“1 am not going back over some of the things that have been said in this House, Mr. Speaker, and I will do no more in that respect than express the hope that those outside this House who do read Hansard will read a speech that was made here tonight, and will know that the Prime Minister was in his seat at the time, as well as several other ministers. The remarks which are on the record, and which 1 hope will be read, are an indication of some of the kinds of remark made on the other side of the House which meet with the approval of members on t hat side.
“I need say no more because the remarks that were made speak eloquently for themselves. They are a preview of the kind of thing that doubtless some of us may expect in the coming election.”
That same speech by Joseph Gour produced one of the funnier interchanges of the session, too. Earlier in his remarks, Gour threw a facetious harpoon at Henri Courtemanche, of Labelle, one of the two Canadien Conservatives to be elected in 1949. Gour referred to “l'honorable député de Labelle, monsieur *courte vue' (short view) . . .ah! non, excusez, monsieur Courtemanche ...”
Henri Courtemanche rose to the bait: “On a point of order, Mr. Speaker, I would like ...”
Another Liberal, Leopold Langlois, of Gaspé, cut in: “Parlez le français, s'il vous plaît . . . Avez-vous honte de votre langue/ (Are you ashamed of your language?)”
Poor Courtemanche, hurriedly switching into French, answered “I’m not ashamed of my language, but I understand that Mr. Speaker understands English better than French . . . Mr. Speaker, I invoke the rules. I ask the honorable member not to mention the name of a fellow member, as he has just done.”
Getting no response from the chair
he switched back to English: “I rise on a point of order.”
Speaker Ross Macdonald, whose French is the subject of much goodnatured mirth in parliament, then said, “What is the point of order? Quel est le point d'ordre?”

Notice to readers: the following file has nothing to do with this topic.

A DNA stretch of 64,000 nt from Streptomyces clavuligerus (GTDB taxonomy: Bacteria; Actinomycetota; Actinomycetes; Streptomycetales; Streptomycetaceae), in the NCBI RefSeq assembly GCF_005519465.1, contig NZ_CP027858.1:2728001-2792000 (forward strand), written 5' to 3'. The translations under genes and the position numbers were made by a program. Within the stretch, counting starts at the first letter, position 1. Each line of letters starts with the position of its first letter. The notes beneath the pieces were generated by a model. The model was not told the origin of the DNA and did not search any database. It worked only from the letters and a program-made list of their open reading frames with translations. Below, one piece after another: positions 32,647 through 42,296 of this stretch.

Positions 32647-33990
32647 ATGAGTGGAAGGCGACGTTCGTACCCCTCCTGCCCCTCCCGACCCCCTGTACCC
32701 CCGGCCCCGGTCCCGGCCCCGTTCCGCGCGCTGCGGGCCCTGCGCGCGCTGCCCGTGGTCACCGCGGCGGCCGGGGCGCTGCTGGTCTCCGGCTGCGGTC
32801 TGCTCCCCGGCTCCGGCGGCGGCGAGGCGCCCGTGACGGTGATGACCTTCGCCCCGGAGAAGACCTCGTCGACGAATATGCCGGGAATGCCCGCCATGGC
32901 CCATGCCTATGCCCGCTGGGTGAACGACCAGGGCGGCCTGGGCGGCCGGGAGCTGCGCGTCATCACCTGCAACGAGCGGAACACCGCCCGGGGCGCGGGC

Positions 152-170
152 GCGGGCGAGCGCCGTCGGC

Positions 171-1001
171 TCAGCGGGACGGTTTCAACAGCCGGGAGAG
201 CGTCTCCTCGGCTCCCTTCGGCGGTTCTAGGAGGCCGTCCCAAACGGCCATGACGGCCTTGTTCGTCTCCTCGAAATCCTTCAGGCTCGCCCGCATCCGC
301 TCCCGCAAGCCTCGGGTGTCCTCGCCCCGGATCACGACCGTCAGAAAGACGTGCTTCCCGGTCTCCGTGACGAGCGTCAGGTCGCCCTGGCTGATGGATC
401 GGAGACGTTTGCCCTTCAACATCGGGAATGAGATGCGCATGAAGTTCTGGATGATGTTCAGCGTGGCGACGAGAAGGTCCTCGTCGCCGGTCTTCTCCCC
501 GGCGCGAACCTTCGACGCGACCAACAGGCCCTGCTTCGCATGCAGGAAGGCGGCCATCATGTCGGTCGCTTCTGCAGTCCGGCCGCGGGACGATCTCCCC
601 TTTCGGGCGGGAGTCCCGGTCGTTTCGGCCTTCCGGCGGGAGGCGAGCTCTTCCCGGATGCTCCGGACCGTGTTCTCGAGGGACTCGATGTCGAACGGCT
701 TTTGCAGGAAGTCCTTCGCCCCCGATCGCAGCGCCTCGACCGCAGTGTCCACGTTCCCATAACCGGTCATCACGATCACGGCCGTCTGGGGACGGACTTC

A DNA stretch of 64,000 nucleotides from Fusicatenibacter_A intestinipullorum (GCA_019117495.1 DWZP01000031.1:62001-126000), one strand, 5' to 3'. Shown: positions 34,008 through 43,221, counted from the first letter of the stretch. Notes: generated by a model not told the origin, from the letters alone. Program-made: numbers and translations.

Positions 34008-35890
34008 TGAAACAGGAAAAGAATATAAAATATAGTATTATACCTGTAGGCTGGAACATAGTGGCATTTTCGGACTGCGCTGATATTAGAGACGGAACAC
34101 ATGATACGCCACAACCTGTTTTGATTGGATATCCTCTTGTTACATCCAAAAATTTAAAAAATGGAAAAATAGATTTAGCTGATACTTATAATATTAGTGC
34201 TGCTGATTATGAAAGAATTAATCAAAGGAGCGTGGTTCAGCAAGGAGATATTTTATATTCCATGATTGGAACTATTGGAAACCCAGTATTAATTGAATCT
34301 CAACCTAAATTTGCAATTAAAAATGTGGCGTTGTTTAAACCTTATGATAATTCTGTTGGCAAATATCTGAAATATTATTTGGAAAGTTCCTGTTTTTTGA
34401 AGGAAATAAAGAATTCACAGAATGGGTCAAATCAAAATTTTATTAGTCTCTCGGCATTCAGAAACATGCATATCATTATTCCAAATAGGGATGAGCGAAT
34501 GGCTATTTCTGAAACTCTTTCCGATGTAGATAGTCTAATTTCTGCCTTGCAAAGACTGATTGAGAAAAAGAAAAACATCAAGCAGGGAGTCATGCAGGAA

Courtemanche, again in English: “I understand that the rules do not allow a member to refer to another hon. member by his name. 1 should like the hon. member for Russell to withdraw that word.”
Langlois, also in English: “You are asking him to withdraw your own name? Are you ashamed of it?”
“No,” said the unhappy Courtemanche, “I am not ashamed of it.”
Meanwhile Joseph Gour, whenever the other three paused to draw breath, had been going placidly on with his speech in French. Mr. Speaker finally interrupted him: “Order. The hon. member should refer to another hon. member of the House by his constituency and not by his name.”
Said Gour in English: “I am sorry if I made a mistake in his name.” He then continued in French.
• • •
UNEMPLOYMENT was probably worse this spring than at any time since the war. Yet t he t wo labor federations, which in 1950 were clamoring for federal action, this year made no fuss at all.
One reason is that the federal Labor Department finally lost an old argument with other branches of the government service. It has stopped issuing figures which grossly overstated the unemployment situation and spread alarm and despondency among Canadian wage earners.
Until this year the Labor Department issued a weekly statement of total “unplaced applicants” for jobs. This figure was intended, and both labor congresses accepted it, as the most accurate measurement of current unemployment in Canada.